Last year, I was retained by multiple tenants in a Toronto highrise. Sixteen months later, the case has still not been fully heard. It looks like it could be several more months. Eviction hearings and other landlord applications are dealt with much more expeditiously. The Board has policies and procedural practices which move landlord cases along – but they have no such procedural practices that would allow tenants to have their cases heard expeditiously. After all, the vast majority of applications are from landlords.
I advocate the following fair principle. A tenant who is not getting what they pay for (and rent pays for maintenance) should be able to get justice as quickly as a landlord who is not receiving their lawful rent. That is not the case. Oh yes, I have heard the bleatings of landlords about taking forever to get rid of a non-paying tenant. Nonsense, if you know your business. You can start proceedings the day after the rent is late, apply for a hearing two weeks later and get a hearing two or three weeks after that. Meanwhile with the threat of eviction, the tenant is motivated to come up with the rent or a re-payment plan.
On the other hand, the landlord can stall and stall on maintenance and are only at any risk if a tenant is sophisticated and capable enough to take the matter to the Board and navigate the perilous shoals.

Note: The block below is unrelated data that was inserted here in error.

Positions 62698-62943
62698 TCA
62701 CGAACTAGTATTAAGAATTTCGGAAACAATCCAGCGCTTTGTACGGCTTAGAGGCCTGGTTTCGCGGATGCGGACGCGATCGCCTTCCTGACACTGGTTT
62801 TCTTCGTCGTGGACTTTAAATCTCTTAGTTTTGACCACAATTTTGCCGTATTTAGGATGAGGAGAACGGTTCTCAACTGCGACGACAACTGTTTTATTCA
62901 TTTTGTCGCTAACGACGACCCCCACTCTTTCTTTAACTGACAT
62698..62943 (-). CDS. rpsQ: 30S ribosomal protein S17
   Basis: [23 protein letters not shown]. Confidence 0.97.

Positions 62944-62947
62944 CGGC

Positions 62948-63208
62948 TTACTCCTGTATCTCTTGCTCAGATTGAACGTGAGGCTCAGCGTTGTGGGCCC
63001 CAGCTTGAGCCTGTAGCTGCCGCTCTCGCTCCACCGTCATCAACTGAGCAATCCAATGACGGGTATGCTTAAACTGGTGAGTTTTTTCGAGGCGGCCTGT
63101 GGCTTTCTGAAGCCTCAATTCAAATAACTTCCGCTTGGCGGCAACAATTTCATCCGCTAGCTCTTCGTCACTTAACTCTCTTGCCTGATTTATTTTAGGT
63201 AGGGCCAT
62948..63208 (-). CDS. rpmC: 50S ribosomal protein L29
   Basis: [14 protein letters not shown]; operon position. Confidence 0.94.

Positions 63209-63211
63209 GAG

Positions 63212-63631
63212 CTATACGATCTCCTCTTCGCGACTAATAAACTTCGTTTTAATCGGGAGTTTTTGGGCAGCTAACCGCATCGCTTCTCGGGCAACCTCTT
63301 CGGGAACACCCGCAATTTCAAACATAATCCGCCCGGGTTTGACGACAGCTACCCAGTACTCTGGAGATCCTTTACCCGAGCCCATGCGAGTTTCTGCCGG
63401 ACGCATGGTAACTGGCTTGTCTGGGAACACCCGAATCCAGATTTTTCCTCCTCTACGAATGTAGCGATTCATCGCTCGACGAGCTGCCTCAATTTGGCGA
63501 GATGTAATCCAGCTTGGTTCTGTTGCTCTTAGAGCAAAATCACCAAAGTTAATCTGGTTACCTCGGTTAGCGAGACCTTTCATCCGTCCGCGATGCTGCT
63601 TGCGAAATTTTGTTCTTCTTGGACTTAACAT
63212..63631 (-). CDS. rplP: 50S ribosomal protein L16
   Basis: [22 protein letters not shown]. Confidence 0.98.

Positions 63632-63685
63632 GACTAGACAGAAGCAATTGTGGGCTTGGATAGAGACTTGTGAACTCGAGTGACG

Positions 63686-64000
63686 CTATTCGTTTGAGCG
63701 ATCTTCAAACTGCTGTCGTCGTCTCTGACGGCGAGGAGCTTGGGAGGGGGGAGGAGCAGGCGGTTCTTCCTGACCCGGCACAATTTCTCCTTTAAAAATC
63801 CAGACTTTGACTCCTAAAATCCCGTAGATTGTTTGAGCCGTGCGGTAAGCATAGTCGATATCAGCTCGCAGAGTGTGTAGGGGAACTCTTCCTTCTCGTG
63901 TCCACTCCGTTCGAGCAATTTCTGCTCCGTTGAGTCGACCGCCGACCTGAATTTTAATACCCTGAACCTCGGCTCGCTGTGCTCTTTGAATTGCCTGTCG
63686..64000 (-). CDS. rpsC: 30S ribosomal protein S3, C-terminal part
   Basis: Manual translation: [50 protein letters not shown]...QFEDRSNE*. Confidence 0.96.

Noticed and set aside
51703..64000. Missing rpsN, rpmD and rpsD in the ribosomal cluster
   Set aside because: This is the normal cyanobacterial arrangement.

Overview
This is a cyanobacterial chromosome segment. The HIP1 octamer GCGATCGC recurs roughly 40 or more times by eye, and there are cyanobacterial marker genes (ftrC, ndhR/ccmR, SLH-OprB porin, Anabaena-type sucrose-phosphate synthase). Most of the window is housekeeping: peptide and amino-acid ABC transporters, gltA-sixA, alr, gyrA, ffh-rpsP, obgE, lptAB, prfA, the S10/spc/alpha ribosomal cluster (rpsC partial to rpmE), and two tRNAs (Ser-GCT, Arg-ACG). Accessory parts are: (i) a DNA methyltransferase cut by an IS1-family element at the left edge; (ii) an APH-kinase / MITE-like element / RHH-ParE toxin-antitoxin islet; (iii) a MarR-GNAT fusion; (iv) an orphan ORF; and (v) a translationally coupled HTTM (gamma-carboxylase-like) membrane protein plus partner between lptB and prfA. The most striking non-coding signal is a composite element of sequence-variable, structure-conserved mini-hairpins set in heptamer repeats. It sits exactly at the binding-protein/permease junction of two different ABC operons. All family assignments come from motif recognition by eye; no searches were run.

Tenant Turmoil Unabated
Another problem for my clients is living through a period of time where the landlord is renovating the building and the building is a construction zone with jackhammers going for hours. Section 8 of Ontario Regulation 516/06 gives tenants little hope of succeeding on a claim of interference with reasonable enjoyment — and I know of no landlord who has voluntarily reduced rent while the tenants live in turmoil.
Recently, the Law Society had a CPD about the RTA. All of the numerous presenters represent landlords. No balance at all. At the recent Paralegal Society of Ontario event, Harry Fine, who represents landlords, presented his views on the RTA. Harry presents very well, but make no mistake his butter and his bias are on the side of landlords.
Landlord representatives even assail well thought-out decisions of the higher court – while quietly benefitting from cases such as Scott Burton et al v. Leadway, and recent decisions favouring landlords concerning smart meters and rent abatements.
For example, landlords decry the case of Price v. Turnbull Grove. This case establishes one principle. If you want to raise your price you must give a proper legal notice to the tenant-customer. Is that too much to ask? It was also suggested that tenant paralegals could use this decision to solicit cases and go after innocent type landlords who did not give proper notices in the past. Again, no licensed paralegal can or will do this. I won’t. However, if there are other issues caused by the landlord – I will certainly give consideration to the application of this case.
I am quite willing to discuss giving a presentation from the tenant perspective. I am also quite willing to sit down with new or prospective paralegals to discuss advocacy for tenants. You buy the coffee.
Landlords who follow the law have nothing to fear from me or from tenants. Unfortunately, landlords who do not follow the law often have nothing to fear either. That needs to change.
Read more about Dan McIntyre Paralegal and Consulting Services at his website. He can be reached at 416-907-9085.